Eastport on Marketplace

Hearing voices you won't forget, from a small group of inventive and determined people.

On Monday and Tuesday of this week, my wife and I were meeting people and asking questions in Eastport, Maine, along with Kai Ryssdal and his colleagues from Marketplace, Bridget Bodnar and Brendan Willard. What you see above is the view from the back seat of a Cirrus SR-22, where Brendan Willard was sitting, toward the front seat with me on the left and former naval aviator Kai Ryssdal on the right, Kai doing the radio work as we neared the little airport in Eastport.

Last evening, as mentioned hereMarketplace had a very nice short feature on one of the surprising, surviving industries of a very small and economically battered town: a century-old family-run mustard works. In just a minute it will have a longer feature about the ways in which the city is making major bets on connections to the global economy as its source of long-term economic hope. You can read about it on the show's site, here.

Much of this strategy -- as you'll hear on the show, and as we'll elaborate in days to come -- involves making use of natural feature shown on the map below. (This map is a static screen shot -- as soon as I post this item, I'll do a live version in which you can scroll and zoom on our Esri geoblog site.)

The map indicates water depths at major sites along the U.S. coast. Eastport, in the far northeastern corner, is the deepest of all ports in the lower 48 states, with a mean low water depth of more than 60 feet. (Valdez, in Alaska, is also very deep.) Moreover the seabed here is rock, rather than sand as in many sites in the Gulf Coast, so the depth is constant -- rather than changeable or in need of frequent dredging.

As you'll hear, a group of ambitious people in the city are trying to use the port's unique capacity -- and its proximity to Europe, and its potential proximity to Asia as northwest passages through a warming Canadian arctic become more frequent (they are already happening) -- as one foundation of its hoped-for economic revival.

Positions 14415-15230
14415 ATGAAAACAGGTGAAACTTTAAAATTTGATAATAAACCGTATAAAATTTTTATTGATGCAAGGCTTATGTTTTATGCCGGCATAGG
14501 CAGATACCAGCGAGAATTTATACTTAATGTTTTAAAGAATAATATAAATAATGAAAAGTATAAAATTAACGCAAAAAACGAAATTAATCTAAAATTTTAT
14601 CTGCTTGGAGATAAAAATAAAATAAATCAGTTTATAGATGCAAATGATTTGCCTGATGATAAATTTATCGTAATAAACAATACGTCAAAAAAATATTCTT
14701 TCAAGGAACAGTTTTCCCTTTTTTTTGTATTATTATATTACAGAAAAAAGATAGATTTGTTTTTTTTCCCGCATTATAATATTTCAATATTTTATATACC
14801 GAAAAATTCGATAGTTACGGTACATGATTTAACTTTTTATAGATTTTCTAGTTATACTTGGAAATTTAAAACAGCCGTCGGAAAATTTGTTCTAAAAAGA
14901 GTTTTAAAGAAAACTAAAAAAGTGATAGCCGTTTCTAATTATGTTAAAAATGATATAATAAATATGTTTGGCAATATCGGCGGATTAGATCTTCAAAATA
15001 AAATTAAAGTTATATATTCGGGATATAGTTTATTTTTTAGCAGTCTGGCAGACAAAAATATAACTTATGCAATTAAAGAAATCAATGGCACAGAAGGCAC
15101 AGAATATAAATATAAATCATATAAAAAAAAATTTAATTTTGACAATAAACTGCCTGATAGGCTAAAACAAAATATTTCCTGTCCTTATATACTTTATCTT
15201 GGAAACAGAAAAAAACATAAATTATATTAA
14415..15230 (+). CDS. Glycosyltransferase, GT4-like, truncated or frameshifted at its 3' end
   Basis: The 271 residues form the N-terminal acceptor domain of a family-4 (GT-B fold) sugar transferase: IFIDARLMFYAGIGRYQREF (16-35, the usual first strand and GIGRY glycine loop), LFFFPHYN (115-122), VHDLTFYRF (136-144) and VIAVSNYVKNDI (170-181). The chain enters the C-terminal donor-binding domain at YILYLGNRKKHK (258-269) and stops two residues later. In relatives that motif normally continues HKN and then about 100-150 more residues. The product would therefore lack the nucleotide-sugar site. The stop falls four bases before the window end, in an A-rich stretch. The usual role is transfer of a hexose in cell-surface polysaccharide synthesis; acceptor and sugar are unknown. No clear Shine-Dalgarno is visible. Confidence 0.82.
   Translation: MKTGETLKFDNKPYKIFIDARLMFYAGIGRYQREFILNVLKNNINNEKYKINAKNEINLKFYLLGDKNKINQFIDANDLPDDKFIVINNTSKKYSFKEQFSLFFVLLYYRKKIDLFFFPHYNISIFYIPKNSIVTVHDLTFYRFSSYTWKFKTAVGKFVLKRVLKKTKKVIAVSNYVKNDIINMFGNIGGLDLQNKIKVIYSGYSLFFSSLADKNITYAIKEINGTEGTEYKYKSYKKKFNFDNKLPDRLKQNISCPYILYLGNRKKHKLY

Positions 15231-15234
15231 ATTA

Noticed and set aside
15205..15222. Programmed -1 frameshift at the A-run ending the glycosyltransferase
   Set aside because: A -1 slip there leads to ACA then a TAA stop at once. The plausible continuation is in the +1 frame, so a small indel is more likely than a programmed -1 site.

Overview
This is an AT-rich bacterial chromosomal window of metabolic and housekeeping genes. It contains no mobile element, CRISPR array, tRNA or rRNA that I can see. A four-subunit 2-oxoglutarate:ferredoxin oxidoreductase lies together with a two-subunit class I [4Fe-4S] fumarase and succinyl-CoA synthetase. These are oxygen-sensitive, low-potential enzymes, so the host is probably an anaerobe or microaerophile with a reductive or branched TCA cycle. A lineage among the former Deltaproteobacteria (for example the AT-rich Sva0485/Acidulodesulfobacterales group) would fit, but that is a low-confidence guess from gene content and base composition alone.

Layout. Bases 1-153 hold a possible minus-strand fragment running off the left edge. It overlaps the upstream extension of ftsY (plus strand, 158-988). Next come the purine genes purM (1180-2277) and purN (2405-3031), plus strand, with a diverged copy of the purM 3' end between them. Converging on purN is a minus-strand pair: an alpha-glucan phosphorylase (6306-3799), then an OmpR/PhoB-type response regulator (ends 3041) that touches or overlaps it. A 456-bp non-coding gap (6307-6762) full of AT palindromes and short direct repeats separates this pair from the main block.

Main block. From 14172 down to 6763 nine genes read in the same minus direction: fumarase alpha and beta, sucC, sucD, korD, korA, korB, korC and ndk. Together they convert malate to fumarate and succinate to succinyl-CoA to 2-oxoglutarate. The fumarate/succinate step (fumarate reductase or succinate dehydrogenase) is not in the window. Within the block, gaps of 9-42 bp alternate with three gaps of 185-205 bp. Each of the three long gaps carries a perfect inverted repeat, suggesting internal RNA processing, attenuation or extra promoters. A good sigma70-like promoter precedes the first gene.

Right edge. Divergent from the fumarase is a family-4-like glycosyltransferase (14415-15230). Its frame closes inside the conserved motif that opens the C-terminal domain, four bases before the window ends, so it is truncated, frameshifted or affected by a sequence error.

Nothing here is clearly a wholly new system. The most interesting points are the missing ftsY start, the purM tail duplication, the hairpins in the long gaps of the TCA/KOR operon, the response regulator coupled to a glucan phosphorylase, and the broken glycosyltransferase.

It's just one of several foundations, whose stories we'll be telling here -- and in an article for our print magazine very soon. For the moment I will sign off with a reminder to tune into Marketplace. Among other things, you won't want to miss hearing the actual voices we heard in town. 

[Photo by Brendan Willard.]

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James Fallows is a national correspondent for The Atlantic and has written for the magazine since the late 1970s. He has reported extensively from outside the United States and once worked as President Carter's chief speechwriter. His latest book is China Airborne. More

James Fallows is based in Washington as a national correspondent for The Atlantic. He has worked for the magazine for nearly 30 years and in that time has also lived in Seattle, Berkeley, Austin, Tokyo, Kuala Lumpur, Shanghai, and Beijing. He was raised in Redlands, California, received his undergraduate degree in American history and literature from Harvard, and received a graduate degree in economics from Oxford as a Rhodes scholar. In addition to working for The Atlantic, he has spent two years as chief White House speechwriter for Jimmy Carter, two years as the editor of US News & World Report, and six months as a program designer at Microsoft. He is an instrument-rated private pilot. He is also now the chair in U.S. media at the U.S. Studies Centre at the University of Sydney, in Australia.

Fallows has been a finalist for the National Magazine Award five times and has won once; he has also won the American Book Award for nonfiction and a N.Y. Emmy award for the documentary series Doing Business in China. He was the founding chairman of the New America Foundation. His recent books Blind Into Baghdad (2006) and Postcards From Tomorrow Square (2009) are based on his writings for The Atlantic. His latest book is China Airborne. He is married to Deborah Fallows, author of the recent book Dreaming in Chinese. They have two married sons.

Fallows welcomes and frequently quotes from reader mail sent via the "Email" button below. Unless you specify otherwise, we consider any incoming mail available for possible quotation -- but not with the sender's real name unless you explicitly state that it may be used. If you are wondering why Fallows does not use a "Comments" field below his posts, please see previous explanations here and here.

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